# ellipse uniform perimeter travel?

I'm trying to come up with a way that as I progress linearly from $0$ to $360$ degrees or $0$ to $2\pi$ radians I have the the corresponding position (P) on the perimeter of an ellipse to also travel on it at a linear speed movement.

Thanks

• Do you want to progress at a linear angular speed, or a linear speed. You can't have it both ways. – Doug M Nov 24 '16 at 2:56
• Linear speed along the perimeter.Having that solved I can probably remap the angle from 0-360 to the parameter range. – probiner Nov 24 '16 at 4:17
• – Hans Lundmark Nov 24 '16 at 8:05
• @HansLundmark I was looking for Arc Length driving the Angle. I don't know what is to integrate something... ergh.. – probiner Nov 24 '16 at 11:30

Suppose the ellipse is parameterized by $x = a\cos\theta$, $y = b\sin\theta$ for $\theta\in[0,2\pi)$. Without restricting generality assume that $b$ is the length of the semi-major axis, i.e., $b > a$. Then the arc length of the portion of the ellipse corresponding to $\theta\in [0,\alpha]$ is given by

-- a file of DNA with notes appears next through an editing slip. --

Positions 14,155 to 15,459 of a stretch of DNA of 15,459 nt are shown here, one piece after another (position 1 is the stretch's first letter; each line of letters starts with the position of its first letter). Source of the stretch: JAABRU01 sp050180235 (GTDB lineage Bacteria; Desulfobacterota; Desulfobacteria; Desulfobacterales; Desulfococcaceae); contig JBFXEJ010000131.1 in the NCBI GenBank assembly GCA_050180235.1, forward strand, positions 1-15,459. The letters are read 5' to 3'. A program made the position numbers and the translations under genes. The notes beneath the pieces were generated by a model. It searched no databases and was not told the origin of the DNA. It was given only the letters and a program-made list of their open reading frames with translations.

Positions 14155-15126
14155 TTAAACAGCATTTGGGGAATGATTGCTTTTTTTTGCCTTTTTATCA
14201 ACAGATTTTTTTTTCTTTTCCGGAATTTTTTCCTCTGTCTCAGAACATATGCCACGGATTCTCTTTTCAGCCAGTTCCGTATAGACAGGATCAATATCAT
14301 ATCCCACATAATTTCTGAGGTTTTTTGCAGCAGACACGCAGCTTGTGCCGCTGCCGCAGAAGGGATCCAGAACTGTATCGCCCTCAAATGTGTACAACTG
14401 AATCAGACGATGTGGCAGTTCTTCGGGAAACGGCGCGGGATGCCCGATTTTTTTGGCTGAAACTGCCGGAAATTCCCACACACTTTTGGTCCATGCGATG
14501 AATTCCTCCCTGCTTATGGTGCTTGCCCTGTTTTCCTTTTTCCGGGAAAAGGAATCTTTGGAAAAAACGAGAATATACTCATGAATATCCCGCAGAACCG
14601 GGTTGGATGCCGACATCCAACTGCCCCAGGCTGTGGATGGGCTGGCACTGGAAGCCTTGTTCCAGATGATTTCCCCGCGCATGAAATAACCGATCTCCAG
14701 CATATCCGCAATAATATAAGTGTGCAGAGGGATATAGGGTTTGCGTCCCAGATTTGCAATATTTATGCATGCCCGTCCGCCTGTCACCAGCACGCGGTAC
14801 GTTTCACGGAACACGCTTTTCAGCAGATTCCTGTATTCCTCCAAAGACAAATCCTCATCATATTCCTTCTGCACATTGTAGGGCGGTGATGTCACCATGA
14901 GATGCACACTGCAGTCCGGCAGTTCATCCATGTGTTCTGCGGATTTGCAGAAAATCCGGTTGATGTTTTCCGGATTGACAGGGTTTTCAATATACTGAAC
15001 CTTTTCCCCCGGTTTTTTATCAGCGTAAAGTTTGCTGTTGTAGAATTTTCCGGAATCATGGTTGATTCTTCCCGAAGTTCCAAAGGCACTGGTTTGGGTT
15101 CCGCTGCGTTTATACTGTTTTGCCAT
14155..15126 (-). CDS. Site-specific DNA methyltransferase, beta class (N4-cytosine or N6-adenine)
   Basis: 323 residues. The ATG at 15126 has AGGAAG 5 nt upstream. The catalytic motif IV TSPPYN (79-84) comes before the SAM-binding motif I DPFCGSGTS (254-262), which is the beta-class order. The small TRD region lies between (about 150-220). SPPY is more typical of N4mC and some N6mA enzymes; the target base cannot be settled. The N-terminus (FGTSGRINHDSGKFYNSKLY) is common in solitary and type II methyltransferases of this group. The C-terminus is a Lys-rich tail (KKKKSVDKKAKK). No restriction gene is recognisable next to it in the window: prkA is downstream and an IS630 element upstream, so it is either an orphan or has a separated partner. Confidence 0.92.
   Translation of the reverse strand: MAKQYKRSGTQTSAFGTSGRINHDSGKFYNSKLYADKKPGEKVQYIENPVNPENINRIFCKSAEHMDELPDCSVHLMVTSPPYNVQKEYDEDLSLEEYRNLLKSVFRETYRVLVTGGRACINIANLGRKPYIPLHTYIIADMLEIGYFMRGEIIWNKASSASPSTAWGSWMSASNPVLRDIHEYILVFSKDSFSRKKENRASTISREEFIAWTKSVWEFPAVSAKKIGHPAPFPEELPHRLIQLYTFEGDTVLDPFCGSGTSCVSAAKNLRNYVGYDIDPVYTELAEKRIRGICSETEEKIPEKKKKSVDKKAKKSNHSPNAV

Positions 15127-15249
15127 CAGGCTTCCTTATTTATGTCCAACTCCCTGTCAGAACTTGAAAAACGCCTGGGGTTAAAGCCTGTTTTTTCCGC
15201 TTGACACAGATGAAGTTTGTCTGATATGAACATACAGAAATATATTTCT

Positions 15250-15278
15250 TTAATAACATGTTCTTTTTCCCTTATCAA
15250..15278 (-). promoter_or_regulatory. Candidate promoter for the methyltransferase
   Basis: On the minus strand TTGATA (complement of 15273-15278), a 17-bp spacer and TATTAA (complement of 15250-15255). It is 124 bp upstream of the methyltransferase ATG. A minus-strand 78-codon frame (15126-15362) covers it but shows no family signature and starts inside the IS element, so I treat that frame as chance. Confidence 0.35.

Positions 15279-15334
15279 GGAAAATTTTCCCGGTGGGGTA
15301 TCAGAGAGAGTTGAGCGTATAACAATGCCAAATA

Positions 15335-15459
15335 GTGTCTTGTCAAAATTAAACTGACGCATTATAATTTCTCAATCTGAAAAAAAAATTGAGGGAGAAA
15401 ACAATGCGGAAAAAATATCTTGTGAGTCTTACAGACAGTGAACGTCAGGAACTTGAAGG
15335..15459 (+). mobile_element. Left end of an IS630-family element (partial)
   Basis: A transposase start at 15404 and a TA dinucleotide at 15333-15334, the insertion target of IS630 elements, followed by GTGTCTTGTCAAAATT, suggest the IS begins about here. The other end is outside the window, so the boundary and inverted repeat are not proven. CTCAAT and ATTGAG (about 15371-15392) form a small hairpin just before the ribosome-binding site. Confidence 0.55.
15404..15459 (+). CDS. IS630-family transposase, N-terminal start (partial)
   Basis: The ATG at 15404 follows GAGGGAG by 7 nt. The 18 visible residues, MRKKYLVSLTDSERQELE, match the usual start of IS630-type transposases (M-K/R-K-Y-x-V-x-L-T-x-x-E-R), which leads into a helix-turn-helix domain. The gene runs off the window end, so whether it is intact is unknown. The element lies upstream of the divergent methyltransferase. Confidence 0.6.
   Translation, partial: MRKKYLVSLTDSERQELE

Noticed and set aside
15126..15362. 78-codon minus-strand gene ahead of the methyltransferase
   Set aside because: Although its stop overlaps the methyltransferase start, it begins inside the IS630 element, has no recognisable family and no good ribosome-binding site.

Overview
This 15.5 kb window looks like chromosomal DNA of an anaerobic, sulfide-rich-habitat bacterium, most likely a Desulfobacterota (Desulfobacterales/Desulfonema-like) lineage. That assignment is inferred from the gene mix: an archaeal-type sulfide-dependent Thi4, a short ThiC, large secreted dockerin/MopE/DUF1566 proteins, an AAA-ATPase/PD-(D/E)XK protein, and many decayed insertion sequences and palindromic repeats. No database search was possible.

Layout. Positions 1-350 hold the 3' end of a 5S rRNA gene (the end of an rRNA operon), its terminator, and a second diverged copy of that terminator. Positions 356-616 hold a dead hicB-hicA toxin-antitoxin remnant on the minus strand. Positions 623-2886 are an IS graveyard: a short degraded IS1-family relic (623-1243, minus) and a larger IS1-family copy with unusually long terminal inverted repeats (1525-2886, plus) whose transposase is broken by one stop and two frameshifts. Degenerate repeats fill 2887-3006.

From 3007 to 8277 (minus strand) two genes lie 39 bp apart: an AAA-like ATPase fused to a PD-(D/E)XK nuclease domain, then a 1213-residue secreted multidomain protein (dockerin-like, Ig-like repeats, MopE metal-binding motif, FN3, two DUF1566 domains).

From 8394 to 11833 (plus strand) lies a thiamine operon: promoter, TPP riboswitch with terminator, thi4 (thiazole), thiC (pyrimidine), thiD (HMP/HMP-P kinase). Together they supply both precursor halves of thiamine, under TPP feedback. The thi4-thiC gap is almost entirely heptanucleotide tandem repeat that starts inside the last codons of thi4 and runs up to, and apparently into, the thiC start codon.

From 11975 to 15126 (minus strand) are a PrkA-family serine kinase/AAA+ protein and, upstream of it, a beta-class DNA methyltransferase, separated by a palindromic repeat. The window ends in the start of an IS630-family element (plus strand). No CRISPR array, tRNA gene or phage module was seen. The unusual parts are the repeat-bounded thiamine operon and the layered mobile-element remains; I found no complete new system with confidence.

$$bE(\alpha,k) =b\int_0^\alpha \sqrt{1 - k^2\sin^2\theta}\,d\theta,$$
where $k = \sqrt{1 - (a/b)^2}$ and $E(\alpha,k)$ is the incomplete elliptic integral of the second kind. Let $A = bE(2\pi,k)$ be the circumference of the ellipse. If I understand your question properly, then given a sequence of equally spaced points $t_i = Ai/N$ for $i = 0,\ldots,N-1$ you want the corresponding values of $\theta_i$ such that $$bE(\theta_i,k) = t_i,\quad i = 0,\ldots,N-1.$$ This can be accomplished by numerically inverting the function $E$ for each $t_i/b$ with the restriction that $\theta_i\in[0,2\pi)$. Note that since $E(\alpha,k)$ is strictly increasing, it has an inverse on $[0,\infty)$. If you are interested, I can provide some Octave (Matlab) code to compute the values of $\theta_i$.